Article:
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  • Emerging Markets Bonds

    China’s Index Entry Signals New Phase for Emerging Markets Debt

    Fran Rodilosso, CFA, Head of Fixed Income ETF Portfolio Management
    September 26, 2019
     

    J.P. Morgan has become the latest index provider to announce that China’s onshore local currency bonds will be eligible for inclusion in its local currency bond indices, including the J.P Morgan GBI-EM Global Core Index. Beginning in February 2020, eligible bonds will be phased into the index at 1% per month until the maximum weight of 10% is reached. When fully implemented, the index is expected to have a somewhat lower overall yield, but it will also be more diversified and have a more conservative risk profile, given China’s investment grade rating and relatively stable currency. According to J.P. Morgan, China’s entry into major global indices represents a new phase for the emerging markets fixed income asset class—one that is supportive of a strategic allocation, given the low/negative yields and slow growth in developed markets and the trend towards higher rated emerging markets debt.

    Investing in China: Growing Access to Chinese Onshore Bonds

    J.P. Morgan’s announcement was widely anticipated, and other index providers have already begun including bonds issued in China’s vast onshore bond market. With over $13 trillion in bonds outstanding, and $5 trillion of government debt, China’s bond market is the second largest in the world behind the U.S. The country’s representation in global debt benchmarks does not reflect its size, and foreign participation in the market is still extremely low at less than 3%. However, that is expected to increase, contributing to broader and deeper liquidity in the local markets. It is anticipated that inclusion in major fixed income indices will result in $250 billion - $300 billion of inflows from foreigners.

    Inclusion in major global bond benchmarks is the next step in what has been a very gradual and deliberate opening of China’s capital markets to foreigners. Beginning in the early 2000s, China introduced the Qualified Foreign Institutional Investor (QFII) program, which allowed certain foreign investors to invest onshore, with limits including a quota on the amount they could invest and restrictions on repatriation. Over the years, new programs to access the onshore bond market—such as the Renminbi Qualified Foreign Institutional Investor (RQFII) program, Bond Connect and Direct interbank access—have been introduced that have gradually removed an onerous application process and, for the most part, removed restrictions such as lock-up periods. This month, Chinese regulators announced that the investment quota limitations of the QFII and RQFII programs would be removed.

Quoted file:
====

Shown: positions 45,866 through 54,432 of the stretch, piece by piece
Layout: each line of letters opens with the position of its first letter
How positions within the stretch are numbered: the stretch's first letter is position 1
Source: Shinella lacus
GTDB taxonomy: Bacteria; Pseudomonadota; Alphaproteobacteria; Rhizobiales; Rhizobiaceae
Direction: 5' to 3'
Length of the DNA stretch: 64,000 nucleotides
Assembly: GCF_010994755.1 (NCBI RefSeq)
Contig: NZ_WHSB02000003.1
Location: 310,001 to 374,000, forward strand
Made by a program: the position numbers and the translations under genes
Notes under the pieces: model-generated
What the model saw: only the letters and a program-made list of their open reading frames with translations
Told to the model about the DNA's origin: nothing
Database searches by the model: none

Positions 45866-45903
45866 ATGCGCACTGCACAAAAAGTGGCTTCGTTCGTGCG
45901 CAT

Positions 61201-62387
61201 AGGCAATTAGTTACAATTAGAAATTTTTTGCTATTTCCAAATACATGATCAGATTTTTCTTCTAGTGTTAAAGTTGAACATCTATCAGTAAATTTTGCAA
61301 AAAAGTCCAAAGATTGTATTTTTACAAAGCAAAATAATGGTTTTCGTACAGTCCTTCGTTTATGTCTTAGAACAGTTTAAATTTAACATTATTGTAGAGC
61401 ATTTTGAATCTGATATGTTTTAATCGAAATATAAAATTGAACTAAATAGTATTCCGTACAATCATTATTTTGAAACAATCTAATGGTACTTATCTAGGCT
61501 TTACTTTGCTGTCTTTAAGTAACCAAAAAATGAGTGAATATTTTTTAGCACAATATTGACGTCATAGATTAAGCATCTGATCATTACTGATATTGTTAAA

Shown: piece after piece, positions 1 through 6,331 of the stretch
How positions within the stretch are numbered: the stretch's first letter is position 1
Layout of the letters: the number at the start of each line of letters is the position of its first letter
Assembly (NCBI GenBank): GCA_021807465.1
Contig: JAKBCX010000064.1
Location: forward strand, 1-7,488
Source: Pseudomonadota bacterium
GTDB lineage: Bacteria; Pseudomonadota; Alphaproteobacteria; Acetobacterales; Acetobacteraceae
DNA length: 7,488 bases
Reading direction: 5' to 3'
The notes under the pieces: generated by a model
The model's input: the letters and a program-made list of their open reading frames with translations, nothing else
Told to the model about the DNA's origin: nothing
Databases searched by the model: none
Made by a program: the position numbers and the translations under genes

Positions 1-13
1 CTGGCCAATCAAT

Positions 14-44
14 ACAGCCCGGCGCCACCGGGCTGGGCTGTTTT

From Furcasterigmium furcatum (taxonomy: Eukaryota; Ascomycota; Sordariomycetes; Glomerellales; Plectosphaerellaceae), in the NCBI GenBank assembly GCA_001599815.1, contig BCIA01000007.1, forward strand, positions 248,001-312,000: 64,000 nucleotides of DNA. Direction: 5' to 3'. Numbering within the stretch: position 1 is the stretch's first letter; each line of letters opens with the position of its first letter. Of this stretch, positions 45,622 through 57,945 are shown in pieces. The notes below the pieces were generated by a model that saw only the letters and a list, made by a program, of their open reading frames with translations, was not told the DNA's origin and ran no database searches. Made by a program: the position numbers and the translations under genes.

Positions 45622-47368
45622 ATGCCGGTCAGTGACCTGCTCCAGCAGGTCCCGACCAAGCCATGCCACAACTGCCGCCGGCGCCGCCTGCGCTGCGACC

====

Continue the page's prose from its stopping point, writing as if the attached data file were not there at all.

Key Steps Taken to Expand Foreign Investor Access to China

    • 1990: Modernized Capital Markets
      National stock exchanges established as self-regulatory organizations (A-shares).
    • 1992: First H-Shares Listed
      Nine Chinese state enterprises listed on the Hong Kong Stock Exchange.
    • 2002: Qualified Foreign Institutional Investor (QFII)
      Allows global institutional investors to invest in China’s RMB denominated capital market.
    • 2007: First Dim Sum Bond Issued
      Dim sum bonds allow bonds to be issued outside of China, but denominated in Chinese renminbi.
    • 2011: Renminbi Qualified Foreign Institutional Investor (RQFII)
      Allows subsidiaries of domestic fund management companies and securities companies in Hong Kong to invest in mainland securities market.
    • 2014: Shanghai-Hong Kong Stock Connect
      Links Shanghai Stock Exchange to Hong Kong Stock Exchange, allowing investors to trade shares across markets.
    • 2016: Shenzhen-Hong Kong Stock Connect
      Links Shenzhen Stock Exchange to Hong Kong Stock Exchange, allowing investors to trade shares across markets.
    • 2016: China Interbank Bond Market (CIBM)
      Foreign institutions can trade bonds directly through banks holding a Type A license.
    • 2017: China Bond Connect
      Trading link that allows offshore investors access to the domestic China bond market in Hong Kong.
    • 2018: Easing of Restrictions for QFII/RQFII